Yesterday Twitter unveiled a series of design updates across the platform, but the one everyone is talking about is the inclusion of a header photo (á la Facebook’s cover photo!) for use on their mobile applications. According to Twitter Product Manager Sachin Agarwal’s, Because you have more to show blog post, the move has been designed to “make your Twitter presence more meaningful.” Whether that rings true or not remains to be seen.
What does the move mean for brands?
This move by Twitter offers brands the opportunity to be a little bit more creative with their Twitter pages, as well as enhance personality.
When Facebook released their cover photos, brands and consumers embraced the idea and this led to a multitude of clever, quirky designs. It’s likely that this trend will continue with Twitter, and over the next few weeks, maybe months, expect to see brands implement many different and imaginative ways of designing their Twitter header photo. As seen here on @FCBarcelona and @RyanSeacrest’s twitter page.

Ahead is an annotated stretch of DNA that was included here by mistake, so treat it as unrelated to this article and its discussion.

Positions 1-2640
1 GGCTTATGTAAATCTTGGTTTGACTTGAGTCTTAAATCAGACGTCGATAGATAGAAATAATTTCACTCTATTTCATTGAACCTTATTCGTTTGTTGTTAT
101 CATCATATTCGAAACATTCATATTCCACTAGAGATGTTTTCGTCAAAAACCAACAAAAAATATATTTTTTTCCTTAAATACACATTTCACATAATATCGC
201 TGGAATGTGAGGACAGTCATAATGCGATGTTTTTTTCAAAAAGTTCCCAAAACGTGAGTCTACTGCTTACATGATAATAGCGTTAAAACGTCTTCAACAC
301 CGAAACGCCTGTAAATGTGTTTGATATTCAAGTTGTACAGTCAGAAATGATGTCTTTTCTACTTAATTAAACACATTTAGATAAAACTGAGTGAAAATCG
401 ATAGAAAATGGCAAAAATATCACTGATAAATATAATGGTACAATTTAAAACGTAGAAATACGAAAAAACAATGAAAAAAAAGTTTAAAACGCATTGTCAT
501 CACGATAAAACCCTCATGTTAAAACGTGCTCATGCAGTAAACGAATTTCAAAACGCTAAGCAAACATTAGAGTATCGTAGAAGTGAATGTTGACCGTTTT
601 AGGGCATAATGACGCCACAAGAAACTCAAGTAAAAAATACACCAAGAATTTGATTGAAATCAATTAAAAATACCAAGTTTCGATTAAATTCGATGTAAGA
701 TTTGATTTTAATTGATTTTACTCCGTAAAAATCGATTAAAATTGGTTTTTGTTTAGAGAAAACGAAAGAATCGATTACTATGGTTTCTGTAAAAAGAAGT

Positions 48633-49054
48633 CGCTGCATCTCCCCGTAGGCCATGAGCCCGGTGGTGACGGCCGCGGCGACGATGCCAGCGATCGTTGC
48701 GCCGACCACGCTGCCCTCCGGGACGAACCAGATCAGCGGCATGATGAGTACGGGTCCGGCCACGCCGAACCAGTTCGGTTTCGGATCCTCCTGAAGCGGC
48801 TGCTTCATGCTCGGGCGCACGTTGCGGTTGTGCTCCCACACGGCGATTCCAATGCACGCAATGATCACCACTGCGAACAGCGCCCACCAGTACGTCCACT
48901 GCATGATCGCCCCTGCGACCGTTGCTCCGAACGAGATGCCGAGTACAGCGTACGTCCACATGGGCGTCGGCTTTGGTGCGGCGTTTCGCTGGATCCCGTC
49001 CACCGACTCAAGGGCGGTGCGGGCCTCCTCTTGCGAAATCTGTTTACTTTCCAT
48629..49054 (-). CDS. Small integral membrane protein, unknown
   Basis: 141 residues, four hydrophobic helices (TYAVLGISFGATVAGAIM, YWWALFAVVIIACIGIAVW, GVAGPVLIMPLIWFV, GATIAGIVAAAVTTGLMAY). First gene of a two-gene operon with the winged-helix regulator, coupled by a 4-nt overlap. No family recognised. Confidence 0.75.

Do photo headers work for Twitter though?
Although many have praised the inclusion of the header photo, inevitably, there are doubters.
Twitter has never been known for its picture or image content – it has always been about the tweets! Some critics have pointed out that the new header photo has made reading tweets more difficult by taking up more space and ultimately pushing tweets further down the page.
Another criticism has centred on how the move will affect brands with bespoke backgrounds (especially those that have invested money into the production of their Twitter background design!) The new header photo may not aesthetically fit with the rest of the background and may cause brands to reinvest or at least rethink the layout of their page.
What does the future hold?
Twitter’s move shows their intention to evolve their platform offering, and focus on images. Whether this is the correct way or not is yet to be seen. Is this this finished article? Probably not, and the twittersphere will no doubt make its opinion heard as users vote with their tweets.